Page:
219. Wortmann UG, Bernasconi SM, Böttcher ME. 2001. Hypersulfidic deep biosphere indicates extreme sulfur isotope fractionation during single-step microbial sulfate reduction. Geology 29:647–50 [Google Scholar]
  220. Wu BZ, Feng TZ, Sree U, Chiu KH, Lo JG. 2006. Sampling and analysis of volatile organics emitted from wastewater treatment plant and drain system of an industrial science park. 576:100–11 [Google Scholar]
  221. Yamada S, Wang DH, Li SR, Nishikawa M, Qian EWH. et al. 2003. Characterization of sulfur exchange reaction between polysulfides and elemental sulfur using a 35S radioisotope tracer method. Chem. Commun. 2003:842–43 [Google Scholar]
  222. Zaback DA, Pratt LM. 1992. Isotopic composition and speciation of sulfur in the Miocene Monterey Formation: reevaluation of sulfur reactions during early diagenesis in marine environments. Geochim. Cosmochim. Acta 56:763–74 [Google Scholar]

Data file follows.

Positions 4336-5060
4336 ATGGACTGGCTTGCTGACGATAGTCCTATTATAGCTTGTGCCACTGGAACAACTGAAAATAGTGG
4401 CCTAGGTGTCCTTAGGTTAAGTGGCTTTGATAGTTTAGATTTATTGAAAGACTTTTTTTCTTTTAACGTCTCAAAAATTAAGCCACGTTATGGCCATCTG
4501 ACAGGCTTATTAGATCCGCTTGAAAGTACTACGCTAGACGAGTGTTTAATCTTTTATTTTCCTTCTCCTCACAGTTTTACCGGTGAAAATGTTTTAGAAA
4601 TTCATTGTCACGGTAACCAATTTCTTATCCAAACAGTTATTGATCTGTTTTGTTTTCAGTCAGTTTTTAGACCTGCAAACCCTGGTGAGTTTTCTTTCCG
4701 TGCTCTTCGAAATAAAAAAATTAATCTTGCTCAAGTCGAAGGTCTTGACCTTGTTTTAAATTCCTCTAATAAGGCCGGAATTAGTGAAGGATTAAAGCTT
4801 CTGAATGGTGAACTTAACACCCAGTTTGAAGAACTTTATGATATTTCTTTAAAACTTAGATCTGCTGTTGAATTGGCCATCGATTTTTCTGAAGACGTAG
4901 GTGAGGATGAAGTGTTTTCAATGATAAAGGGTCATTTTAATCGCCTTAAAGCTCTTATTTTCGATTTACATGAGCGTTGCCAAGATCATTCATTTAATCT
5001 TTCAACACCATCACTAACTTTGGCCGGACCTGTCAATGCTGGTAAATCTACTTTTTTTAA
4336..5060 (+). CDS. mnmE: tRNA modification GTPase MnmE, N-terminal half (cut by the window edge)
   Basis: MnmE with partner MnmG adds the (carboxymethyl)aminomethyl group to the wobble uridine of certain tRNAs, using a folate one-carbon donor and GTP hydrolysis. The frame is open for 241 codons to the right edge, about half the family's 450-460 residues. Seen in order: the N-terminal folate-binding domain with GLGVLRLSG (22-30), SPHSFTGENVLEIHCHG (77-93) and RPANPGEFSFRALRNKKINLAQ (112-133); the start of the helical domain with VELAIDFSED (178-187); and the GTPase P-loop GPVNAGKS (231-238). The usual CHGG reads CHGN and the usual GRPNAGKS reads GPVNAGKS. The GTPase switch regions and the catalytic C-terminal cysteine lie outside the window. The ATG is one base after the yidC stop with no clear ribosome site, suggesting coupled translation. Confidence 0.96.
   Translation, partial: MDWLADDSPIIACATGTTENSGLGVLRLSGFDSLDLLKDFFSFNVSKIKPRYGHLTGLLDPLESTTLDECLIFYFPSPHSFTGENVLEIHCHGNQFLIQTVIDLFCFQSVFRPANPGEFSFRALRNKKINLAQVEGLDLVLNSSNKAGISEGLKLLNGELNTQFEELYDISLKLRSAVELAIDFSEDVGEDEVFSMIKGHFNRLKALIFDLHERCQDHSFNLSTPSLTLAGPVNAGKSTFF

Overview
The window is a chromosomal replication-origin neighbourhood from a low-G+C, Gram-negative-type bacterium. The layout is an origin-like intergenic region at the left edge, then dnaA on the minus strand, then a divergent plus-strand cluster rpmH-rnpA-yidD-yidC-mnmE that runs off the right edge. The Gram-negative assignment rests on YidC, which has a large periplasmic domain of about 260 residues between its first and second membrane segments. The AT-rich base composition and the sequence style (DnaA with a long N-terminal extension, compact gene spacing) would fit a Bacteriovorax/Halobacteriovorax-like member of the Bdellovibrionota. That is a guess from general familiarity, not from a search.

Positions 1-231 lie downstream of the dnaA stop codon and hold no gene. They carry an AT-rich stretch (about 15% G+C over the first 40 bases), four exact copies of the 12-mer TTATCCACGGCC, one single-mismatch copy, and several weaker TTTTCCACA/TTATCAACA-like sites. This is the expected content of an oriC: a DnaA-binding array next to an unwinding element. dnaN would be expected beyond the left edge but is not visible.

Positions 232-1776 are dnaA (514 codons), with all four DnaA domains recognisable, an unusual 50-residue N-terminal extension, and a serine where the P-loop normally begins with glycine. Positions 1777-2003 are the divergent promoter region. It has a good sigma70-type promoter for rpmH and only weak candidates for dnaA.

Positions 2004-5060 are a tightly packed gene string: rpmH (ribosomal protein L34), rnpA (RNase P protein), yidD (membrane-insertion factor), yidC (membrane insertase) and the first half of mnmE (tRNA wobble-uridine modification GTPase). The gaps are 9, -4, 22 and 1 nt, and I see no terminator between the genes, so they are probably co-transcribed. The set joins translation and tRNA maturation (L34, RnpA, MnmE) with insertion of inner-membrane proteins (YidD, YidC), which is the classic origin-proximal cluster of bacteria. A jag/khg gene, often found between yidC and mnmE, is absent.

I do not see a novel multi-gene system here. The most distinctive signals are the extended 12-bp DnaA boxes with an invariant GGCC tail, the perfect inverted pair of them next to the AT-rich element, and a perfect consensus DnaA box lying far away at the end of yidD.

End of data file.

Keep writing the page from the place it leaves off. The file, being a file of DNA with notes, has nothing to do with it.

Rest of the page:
223. Zhang JZ, Millero FJ. 1993. The products from the oxidation of H2S in seawater. Geochim. Cosmochim. Acta 57:1705–18 [Google Scholar]
  224. Zhang SC, Zhu GY, Liang YB, Dai JX, Liang HB, Li MW. 2005. Geochemical characteristics of the Zhaolanzhuang sour gas accumulation and thermochemical sulfate reduction in the Jixian Sag of Bohai Bay Basin. Org. Geochem. 36:1717–30 [Google Scholar]
  225. Zhang TW, Amrani A, Ellis GS, Ma QS, Tang YC. 2008. Experimental investigation on thermochemical sulfate reduction by H2S initiation. Geochim. Cosmochim. Acta 72:3518–30 [Google Scholar]
  226. Zielinski M, Kanska M. 1993. Synthesis and the uses of isotopically labeled compounds with sulphur-containing functional groups. See Patai & Rappoport 1993 495–597

Data & Media loading...

  • Article Type: Review Article
This is a required field
Please enter a valid email address
Approval was a Success
Invalid data
An Error Occurred
Approval was partially successful, following selected items could not be processed due to error